The Farewell follows Billi, a 20 something year old living in New York, who is intimately connected to her extended family in China, in particular her Grandmother, or in Chinese, “Nai Nai”.
Nai Nai is revealed to be ill, but the family have chosen to hide it from her for her own sake. This is where the internal, as well as external, journey for the family, and particularly Billi, begins.
The shining star in this film is Shuzhen Zhao, who plays Nai Nai. She thoughtfully portrays a strong woman of youthful soul, one who you can’t help but compare to your own grandparents. There is a delicate balance between fragility of body but strength of spirit which both the film and Zhao masterfully capture, heightened further by the childlike obliviousness of Nai Nai.
The film sweetly illuminates the inevitable role reversal whereby the children and grandchildren become protective of and responsible for their elders.
Awkwafina, who plays the protagonist Billi, gives a convincing and nuanced performance, and it is satisfying to watch her take centre stage in an emotional and sincere piece, while still managing to weave wit into the character. However, I personally found there to be a spark missing in the relationship of these two characters, where moments of teasing felt forced and the tender moments felt rushed. Are people still scared of silence in films?
There are some scenes that are full of life, most noticeably the scene focusing on death when the family take a visit to Nai Nai’s husband’s grave, to provide offerings.
Not only is it a funny and well executed scene, but it is also a lovely insight into culture and family relations with which I was not aware of. Being an English audience member must also be mentioned. It gave me a certainly one sided view of the story, which I think is the film’s intention: to make you question how grief is dealt with.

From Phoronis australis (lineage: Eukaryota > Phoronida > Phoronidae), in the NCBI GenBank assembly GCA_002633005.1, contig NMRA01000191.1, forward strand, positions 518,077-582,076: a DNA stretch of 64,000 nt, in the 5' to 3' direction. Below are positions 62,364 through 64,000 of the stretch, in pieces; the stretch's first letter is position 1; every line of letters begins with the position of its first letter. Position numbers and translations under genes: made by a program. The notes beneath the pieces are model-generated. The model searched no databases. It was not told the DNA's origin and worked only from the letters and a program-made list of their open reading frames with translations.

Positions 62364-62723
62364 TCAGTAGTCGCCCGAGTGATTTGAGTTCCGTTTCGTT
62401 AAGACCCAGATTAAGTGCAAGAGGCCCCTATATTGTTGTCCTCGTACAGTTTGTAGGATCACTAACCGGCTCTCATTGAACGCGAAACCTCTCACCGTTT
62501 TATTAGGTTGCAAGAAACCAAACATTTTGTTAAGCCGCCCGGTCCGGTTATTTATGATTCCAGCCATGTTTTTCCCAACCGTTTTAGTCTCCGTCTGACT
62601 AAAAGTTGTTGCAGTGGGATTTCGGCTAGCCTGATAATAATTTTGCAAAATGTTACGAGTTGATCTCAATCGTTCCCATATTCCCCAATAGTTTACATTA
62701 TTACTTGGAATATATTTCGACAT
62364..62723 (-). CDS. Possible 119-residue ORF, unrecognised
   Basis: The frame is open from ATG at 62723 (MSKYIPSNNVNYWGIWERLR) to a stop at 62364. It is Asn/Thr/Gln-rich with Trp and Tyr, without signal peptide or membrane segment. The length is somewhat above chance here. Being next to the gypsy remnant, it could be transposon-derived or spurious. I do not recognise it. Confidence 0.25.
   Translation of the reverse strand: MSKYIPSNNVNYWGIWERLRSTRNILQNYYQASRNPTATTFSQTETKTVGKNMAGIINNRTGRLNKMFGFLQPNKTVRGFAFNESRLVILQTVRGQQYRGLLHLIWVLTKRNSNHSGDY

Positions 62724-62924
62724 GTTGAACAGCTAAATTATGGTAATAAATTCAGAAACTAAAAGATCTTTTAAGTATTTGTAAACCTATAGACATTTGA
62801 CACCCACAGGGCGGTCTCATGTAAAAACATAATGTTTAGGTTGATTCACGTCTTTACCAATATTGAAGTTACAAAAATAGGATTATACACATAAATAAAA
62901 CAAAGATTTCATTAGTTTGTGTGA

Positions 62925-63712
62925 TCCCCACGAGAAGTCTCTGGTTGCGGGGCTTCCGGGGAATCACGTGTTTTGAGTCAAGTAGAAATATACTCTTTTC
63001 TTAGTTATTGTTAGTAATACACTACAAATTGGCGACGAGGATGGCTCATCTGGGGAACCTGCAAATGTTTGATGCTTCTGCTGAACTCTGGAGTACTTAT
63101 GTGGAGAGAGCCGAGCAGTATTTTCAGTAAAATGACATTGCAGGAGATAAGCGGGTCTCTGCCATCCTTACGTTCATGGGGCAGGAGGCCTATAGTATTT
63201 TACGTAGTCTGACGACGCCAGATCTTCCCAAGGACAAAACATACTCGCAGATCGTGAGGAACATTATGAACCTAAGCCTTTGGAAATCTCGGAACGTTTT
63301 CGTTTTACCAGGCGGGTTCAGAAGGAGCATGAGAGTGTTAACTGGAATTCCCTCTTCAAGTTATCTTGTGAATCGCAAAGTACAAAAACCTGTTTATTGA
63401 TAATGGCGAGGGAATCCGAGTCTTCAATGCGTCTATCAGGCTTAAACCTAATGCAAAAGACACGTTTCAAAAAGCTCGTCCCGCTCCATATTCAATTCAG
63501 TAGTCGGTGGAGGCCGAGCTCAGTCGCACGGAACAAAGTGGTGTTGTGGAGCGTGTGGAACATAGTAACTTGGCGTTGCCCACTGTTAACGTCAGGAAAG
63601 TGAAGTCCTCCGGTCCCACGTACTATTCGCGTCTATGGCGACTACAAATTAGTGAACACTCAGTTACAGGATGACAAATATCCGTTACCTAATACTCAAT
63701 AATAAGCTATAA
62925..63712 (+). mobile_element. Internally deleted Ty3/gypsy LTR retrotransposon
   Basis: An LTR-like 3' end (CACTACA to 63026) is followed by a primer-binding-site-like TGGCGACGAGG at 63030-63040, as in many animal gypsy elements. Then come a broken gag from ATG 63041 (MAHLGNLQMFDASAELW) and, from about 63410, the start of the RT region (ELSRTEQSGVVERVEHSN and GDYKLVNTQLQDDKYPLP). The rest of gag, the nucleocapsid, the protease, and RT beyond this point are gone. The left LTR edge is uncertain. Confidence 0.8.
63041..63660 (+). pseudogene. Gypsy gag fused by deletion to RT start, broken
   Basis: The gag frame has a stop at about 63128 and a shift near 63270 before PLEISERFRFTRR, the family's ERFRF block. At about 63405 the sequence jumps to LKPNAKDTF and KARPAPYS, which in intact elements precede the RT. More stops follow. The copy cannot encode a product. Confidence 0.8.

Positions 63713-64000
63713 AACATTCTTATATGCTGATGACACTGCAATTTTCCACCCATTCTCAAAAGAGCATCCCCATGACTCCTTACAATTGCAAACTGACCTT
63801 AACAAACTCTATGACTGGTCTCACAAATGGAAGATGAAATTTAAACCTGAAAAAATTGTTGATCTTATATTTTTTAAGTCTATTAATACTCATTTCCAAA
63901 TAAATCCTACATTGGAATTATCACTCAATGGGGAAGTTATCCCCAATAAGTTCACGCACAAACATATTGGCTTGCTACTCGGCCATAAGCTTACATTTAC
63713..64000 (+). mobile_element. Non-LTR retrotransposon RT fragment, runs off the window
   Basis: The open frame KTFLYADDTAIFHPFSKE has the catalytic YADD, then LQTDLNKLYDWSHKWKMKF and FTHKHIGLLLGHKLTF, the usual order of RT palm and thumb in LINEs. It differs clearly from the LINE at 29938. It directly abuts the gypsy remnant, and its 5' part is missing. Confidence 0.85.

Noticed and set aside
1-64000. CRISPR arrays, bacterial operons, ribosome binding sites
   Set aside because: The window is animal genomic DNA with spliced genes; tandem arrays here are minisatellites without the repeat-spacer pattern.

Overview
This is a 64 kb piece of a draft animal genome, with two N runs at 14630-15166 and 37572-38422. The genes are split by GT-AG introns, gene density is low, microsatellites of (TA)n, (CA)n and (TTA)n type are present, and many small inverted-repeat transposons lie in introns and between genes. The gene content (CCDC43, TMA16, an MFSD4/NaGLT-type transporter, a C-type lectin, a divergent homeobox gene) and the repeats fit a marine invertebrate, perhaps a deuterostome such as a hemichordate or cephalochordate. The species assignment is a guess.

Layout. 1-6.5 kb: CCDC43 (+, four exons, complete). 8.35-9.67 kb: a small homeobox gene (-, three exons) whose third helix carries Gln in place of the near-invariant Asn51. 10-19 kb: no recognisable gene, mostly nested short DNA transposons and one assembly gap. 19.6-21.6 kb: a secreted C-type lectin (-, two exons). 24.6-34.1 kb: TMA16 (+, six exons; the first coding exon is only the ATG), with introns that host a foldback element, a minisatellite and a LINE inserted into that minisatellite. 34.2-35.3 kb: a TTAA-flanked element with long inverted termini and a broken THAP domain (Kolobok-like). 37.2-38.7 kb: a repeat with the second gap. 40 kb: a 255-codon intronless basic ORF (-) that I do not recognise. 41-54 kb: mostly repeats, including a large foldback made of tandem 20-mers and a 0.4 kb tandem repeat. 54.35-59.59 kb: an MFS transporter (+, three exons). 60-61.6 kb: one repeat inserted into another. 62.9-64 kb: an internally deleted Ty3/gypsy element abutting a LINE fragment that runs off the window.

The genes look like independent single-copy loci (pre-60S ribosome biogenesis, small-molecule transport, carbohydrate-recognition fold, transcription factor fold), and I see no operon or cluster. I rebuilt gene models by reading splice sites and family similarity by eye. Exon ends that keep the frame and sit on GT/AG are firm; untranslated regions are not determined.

We come into the story following a girl living in New York and have to navigate our way through an unfamiliar culture, as does Billi herself to some extent. The internal conflict between the clashing cultural responses to illness is something she struggles with from start to finish.
There was an interesting dynamic of colour throughout the film, with a simplistic blend of creams, browns and beiges, punctuated by vibrancy, such as the umbrella scene. It nicely forges a motif of changing times and progressively lost culture, that is more explicitly explored later in the film when we learn Nai Nai’s old community has been built over.
The score is also contains an element of playfulness, adding a certain energy. The only trouble is that this energy is often injected a little too late, whereby I had found myself losing concentration.
It was as if I felt cold at parts of the film, and was desperately awaiting warmth to come along and wrap me in its arms…but every time it never came.
Overall, I couldn’t help but feel a longing for more authenticity in the script and heart in the film; this stopped me letting go completely, and unquestionably following the characters on their emotional journey.